"As a huge animal lover, I was immediately drawn to this project because it advocates for the homeless pets at our local shelters," said Katherine Heigl, co-founder of the Jason Debus Heigl Foundation. "It's important to generate awareness and overcome stigmas about these local facilities as well as promote these amazing animals and how they improve people's lives."
The project was created by filmmaker Steven Latham who wants to engage the public in helping to find solutions for the 3-4 million dogs and cats that are euthanized every year in the United States. "Shelter Me" is sponsored by Ellen DeGeneres' pet food company, Halo, Purely for Pets.
"Katherine Heigl and Ellen DeGeneres have been so dedicated to helping shelter pets and I am grateful that they are part of 'Shelter Me'," said Latham. "We need to continue to raise awareness, increase shelter adoptions and let people know that shelter pets are the best pets."
Latham’s production company approached Halo to be the sponsor because both the pet food company and co-owner Ellen DeGeneres are passionately dedicated to helping shelter pets. In 2010, Halo donated one million meals to shelter pets in conjunction with the U.S. Postal Service Adopt a Shelter program.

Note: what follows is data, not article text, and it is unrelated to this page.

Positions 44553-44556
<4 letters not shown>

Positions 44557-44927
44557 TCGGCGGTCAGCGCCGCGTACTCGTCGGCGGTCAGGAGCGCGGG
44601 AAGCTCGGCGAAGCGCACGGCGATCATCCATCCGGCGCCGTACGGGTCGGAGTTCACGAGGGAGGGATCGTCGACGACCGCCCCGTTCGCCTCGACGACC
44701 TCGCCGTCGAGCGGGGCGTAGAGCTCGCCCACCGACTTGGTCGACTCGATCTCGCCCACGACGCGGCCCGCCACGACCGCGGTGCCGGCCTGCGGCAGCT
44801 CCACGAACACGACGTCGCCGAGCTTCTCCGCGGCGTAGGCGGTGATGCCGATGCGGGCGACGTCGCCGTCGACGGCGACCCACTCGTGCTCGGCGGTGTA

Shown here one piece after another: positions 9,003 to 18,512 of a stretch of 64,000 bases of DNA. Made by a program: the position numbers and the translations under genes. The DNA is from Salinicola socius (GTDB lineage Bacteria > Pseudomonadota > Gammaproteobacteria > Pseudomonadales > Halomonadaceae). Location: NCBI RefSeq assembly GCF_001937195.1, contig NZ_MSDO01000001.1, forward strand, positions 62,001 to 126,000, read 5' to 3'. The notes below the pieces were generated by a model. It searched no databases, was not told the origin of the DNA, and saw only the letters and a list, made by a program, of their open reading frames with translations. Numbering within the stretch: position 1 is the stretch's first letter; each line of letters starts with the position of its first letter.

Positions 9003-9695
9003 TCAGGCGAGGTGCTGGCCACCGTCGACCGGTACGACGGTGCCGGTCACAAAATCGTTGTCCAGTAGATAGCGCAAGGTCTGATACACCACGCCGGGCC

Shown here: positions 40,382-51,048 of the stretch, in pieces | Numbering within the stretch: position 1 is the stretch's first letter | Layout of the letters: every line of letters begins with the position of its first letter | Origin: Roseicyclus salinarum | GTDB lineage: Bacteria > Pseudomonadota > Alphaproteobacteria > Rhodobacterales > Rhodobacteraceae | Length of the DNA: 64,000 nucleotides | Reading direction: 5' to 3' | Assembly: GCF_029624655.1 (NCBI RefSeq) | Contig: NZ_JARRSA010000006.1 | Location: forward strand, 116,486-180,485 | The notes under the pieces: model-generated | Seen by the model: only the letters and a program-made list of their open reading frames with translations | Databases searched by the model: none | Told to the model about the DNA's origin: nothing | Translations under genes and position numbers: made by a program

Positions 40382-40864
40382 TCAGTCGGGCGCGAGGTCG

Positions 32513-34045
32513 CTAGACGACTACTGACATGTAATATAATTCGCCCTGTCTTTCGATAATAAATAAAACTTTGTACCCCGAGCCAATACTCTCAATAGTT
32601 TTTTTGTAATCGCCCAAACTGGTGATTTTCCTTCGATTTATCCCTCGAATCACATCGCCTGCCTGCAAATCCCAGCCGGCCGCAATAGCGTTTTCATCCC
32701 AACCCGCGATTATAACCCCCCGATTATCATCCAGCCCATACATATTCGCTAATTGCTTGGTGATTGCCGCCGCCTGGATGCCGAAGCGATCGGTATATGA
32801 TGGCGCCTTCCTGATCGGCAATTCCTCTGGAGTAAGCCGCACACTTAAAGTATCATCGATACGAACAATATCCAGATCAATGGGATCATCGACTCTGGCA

“It’s important to raise public awareness and increase shelter adoptions by showing first-hand how these incredible animals positively impact people’s lives,” said Steve Marton, CEO of Halo. “Our involvement in ‘Shelter Me’ is a reflection of Halo’s commitment to support animal shelters across America.”
Latham has three of his own rescue dogs and often cares for foster dogs. An active shelter volunteer and advocate for homeless pets, Latham believes the key to increasing the number of pets adopted from shelters is awareness. “Most people don’t understand that there are exceptional dogs and cats sitting in shelters, just waiting for homes,” he said.
“Shelter Me” is Latham’s way of educating the public and debunking misperceptions that shelter pets are “damaged” in some way. “This is one of the most important projects I’ve done,” he said.
Audiences will travel to a women's prison where inmates train shelter dogs to become service animals. Another story shows how soldiers with PTSD are recovering with the help of shelter dogs. Viewers will also see the journey of two stray dogs, from the day they are picked up on the streets and brought to the shelter until they're adopted.
"Shelter Me" premieres on public television stations in May. Please go to www.ShelterMe.com for local listings.